I nodded. Since the beginning of time men have stacked stones one upon the other to create walls, and doing so they created “inside” and “outside”. Inside was the place you were safe, where the great saliva-dripping teeth of the unknown could not reach you. My family, though not unusual in any other way, believed that “inside” was where you could not escape those teeth. Or perhaps better to say that the teeth of the unknown were far less frightening than the teeth of the creatures that lived inside the walls. Of course, often we were those teeth, the instruments of the beasts that prowled the cities of man. But that knowledge simply reinforced our aversion to walls.
This time I was inclined to agree with Elena that being inside strong walls was a good thing. The keepers of the walls would want to hold me there, but that is natural for wall-keepers and I was confident that I would be able to restore my independent status when the situation warranted. In the meantime, anything that made it more difficult for our enemies to reach us was a good thing.
“The fort at Brewer’s in’t a big place,” Wingles said, “But it’s feckin’ tight. We’d ha’ been there tonight but for the feckin’ bridge.”
I glanced at Elena, but she didn’t seem to find any significance in the coincidence. My great aunt always accused me of finding ulterior explanations for even the simplest events. High praise. Lying on a litter, slowly dying, I had to wonder if someone was actively preventing us from reaching safety.
“Elena, it is time to put the edge on your knife.”
Excitement overcame fatigue. “Are you up for it?” she asked.
I chuckled. “You’ll be doing all the work. Open my bag and take out the whetstone. Wingles, please be so kind as to restore the girl’s knife to her possession.”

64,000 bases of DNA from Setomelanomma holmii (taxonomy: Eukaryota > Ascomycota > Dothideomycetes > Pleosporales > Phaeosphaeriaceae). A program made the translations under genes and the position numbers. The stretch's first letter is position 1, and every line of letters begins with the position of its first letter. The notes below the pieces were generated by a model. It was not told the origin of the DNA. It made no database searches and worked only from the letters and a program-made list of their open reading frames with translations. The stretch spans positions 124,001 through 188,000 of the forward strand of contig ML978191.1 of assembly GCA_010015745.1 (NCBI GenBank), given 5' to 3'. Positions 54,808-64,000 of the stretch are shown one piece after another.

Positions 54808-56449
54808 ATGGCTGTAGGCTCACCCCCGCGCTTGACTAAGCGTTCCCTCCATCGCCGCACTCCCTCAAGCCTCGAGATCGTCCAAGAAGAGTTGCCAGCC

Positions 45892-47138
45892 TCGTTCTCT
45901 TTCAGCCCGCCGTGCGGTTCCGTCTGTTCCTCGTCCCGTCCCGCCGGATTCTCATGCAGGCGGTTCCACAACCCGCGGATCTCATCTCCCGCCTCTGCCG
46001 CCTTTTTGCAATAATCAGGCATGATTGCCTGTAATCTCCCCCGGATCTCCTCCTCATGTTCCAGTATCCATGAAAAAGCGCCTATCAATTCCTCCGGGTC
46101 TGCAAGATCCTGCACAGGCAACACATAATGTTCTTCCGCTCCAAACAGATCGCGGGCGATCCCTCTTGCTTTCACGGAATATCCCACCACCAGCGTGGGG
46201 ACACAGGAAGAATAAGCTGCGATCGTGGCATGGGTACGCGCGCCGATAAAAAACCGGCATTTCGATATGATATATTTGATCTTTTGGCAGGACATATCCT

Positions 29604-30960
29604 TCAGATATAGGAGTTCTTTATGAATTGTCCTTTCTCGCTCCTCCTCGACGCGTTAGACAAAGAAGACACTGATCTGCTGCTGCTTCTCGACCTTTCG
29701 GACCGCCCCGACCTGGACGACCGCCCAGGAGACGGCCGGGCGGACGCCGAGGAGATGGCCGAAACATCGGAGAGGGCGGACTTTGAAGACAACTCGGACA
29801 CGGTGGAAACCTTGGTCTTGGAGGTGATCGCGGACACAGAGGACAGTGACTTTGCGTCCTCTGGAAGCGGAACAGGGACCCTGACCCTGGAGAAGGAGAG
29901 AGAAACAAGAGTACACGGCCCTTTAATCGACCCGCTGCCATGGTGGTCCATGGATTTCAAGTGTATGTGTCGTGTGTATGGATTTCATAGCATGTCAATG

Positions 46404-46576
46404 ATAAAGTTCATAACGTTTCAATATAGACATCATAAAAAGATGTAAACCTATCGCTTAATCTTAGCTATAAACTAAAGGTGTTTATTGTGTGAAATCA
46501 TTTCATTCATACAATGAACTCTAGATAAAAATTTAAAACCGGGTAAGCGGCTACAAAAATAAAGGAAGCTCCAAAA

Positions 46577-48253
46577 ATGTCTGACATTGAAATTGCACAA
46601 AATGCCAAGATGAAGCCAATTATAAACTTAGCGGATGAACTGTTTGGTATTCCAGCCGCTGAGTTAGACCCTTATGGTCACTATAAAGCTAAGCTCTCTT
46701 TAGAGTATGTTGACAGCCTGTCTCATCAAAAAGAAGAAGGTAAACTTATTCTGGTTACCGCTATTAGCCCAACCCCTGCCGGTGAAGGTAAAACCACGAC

Wingles jumped up to obey. “Bone handle, leather sheath,” I called after him. While he was gone I gave Elena a brief lesson in the care of a whetstone.
Wingles returned with the proper knife and handed it to Elena. “Cap’n says it’s my ass if you end up with it when we’re done,” he said to me. “It’s her knife.”
Elena removed her blade from its sheath and studied the blade. Wingles pulled out his own knife and stone and held it at the ready. I raised my eyebrow at him and he shrugged. “Always good to watch an expert,” he said. “Maybe I’ll learn something.”
When Elena was ready she sat next to me and I propped myself up. I had her pour water on the stone and then I wrapped my hand around hers and held her naked blade to the stone at the proper angle. Where the metal touched my skin I felt the cold kiss and my breath caught.
Elena started to move the blade, but I prevented her. I tipped her hand up. “Too steep an angle, you lose sharpness.” I lowered her hand until her thumb was brushing the stone. “Too shallow, your blade is sharp, but prone to nicks and dings. The edge won’t last. The perfect angle depends on the hardness of the steel and what you want to use the blade for.” I adjusted her hand once more. “I think this is about right for you and a Mrkl blade.”
I guided her hand in a slow, smooth stroke, turning her wrist with the curvature of the blade. The steel slid across the stone with a light scratching sound. “Like that,” I said. “Now you.”
Her eyes squinted in concentration as I loosened my grip on her hand and let her pull the blade over the stone.
“Almost,” I said. We did another stroke with my guidance, then one on her own, then another with my guidance. Each time on her own was better than the one before, but the real test would be ten minutes from now, as her concentration flagged. “A little faster, now, a nice smooth stroke.” She did as she was told. “Now let’s turn it over and do the other side a bit.”
“How do I know when I’m done?” she asked.